Mount Kenya is regaining its lost glory as a tourist destination after recording an increase of more than 38 per cent in climbers last year on the back of better road infrastructure and improved marketing.
Kenya Wildlife Service (KWS) records show that more than 26,000 tourists climbed the country’s highest mountain last year, up from the 15,000 in 2017.
The revenue generated from tourists rose by close to 30 per cent with tour companies, hotels and other service industry players earning Sh106 million last year, up from Sh75million in 2017.
KWS senior warden Isaac Mugo said the improvement was due to increased marketing and remodelling of the mountain tour package.
“For years Mt Kenya suffered a dip in the number of tourists who visit annually but gradually the numbers are going up. We are optimistic with the new roads and continued efforts from the government the rising trend will persist,” Mr Mugo said.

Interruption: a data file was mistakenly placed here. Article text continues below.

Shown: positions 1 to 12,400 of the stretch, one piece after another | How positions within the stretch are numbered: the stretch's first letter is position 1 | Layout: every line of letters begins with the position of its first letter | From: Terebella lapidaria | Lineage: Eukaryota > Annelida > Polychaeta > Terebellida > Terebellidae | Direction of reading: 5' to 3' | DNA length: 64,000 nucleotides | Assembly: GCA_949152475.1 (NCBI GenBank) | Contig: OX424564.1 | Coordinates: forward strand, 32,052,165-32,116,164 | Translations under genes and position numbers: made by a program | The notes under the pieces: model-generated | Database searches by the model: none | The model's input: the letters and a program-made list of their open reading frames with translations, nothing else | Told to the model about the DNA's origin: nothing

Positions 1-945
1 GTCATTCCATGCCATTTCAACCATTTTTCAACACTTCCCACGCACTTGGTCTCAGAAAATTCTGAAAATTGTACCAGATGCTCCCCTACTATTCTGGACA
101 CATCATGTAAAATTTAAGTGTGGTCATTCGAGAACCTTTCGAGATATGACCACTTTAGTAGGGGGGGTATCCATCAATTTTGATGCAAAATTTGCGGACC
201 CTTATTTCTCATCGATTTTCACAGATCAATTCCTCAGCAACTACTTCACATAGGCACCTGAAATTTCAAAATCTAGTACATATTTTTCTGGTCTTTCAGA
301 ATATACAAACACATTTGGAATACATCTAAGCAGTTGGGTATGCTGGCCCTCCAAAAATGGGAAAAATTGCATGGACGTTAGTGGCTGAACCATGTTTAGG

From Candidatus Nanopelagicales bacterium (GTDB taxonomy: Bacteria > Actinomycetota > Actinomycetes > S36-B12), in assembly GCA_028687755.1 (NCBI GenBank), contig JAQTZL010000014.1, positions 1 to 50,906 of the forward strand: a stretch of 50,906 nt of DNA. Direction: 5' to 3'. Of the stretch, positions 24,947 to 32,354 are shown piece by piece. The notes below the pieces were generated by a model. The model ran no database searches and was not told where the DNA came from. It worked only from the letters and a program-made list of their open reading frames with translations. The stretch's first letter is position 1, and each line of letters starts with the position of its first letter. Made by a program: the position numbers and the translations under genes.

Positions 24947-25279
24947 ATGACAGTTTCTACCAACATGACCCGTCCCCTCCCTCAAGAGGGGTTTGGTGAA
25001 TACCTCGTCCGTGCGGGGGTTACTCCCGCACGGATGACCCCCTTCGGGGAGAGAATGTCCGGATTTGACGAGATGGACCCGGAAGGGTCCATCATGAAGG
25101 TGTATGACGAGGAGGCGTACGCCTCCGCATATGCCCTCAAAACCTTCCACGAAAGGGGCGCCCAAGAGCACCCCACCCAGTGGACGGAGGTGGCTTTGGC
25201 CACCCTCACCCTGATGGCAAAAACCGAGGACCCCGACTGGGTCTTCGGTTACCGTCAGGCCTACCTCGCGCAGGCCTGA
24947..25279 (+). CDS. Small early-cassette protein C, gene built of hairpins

Roads and Infrastructure Chief Administrative Secretary Chris Obure and European Union (EU) First Counsellor Walter Tretton Monday inaugurated a 27-kilometre road at Sirimon Gate on Mt Kenya.
The Naromoru Gate-Met Station Road and the Kalalu Farm- Sirimon Gate-Old Moses Camp Road have been tarmacked as part of a project to upgrade road access in three national parks.
“The project is meant to upgrade access into parks to give tourists an easy time when they visit. The roads will also play a big part in improving security in the parks and boost emergency response,” said Mr Obure.
The EU partly funded the national parks project, which cost Sh2.3 billion.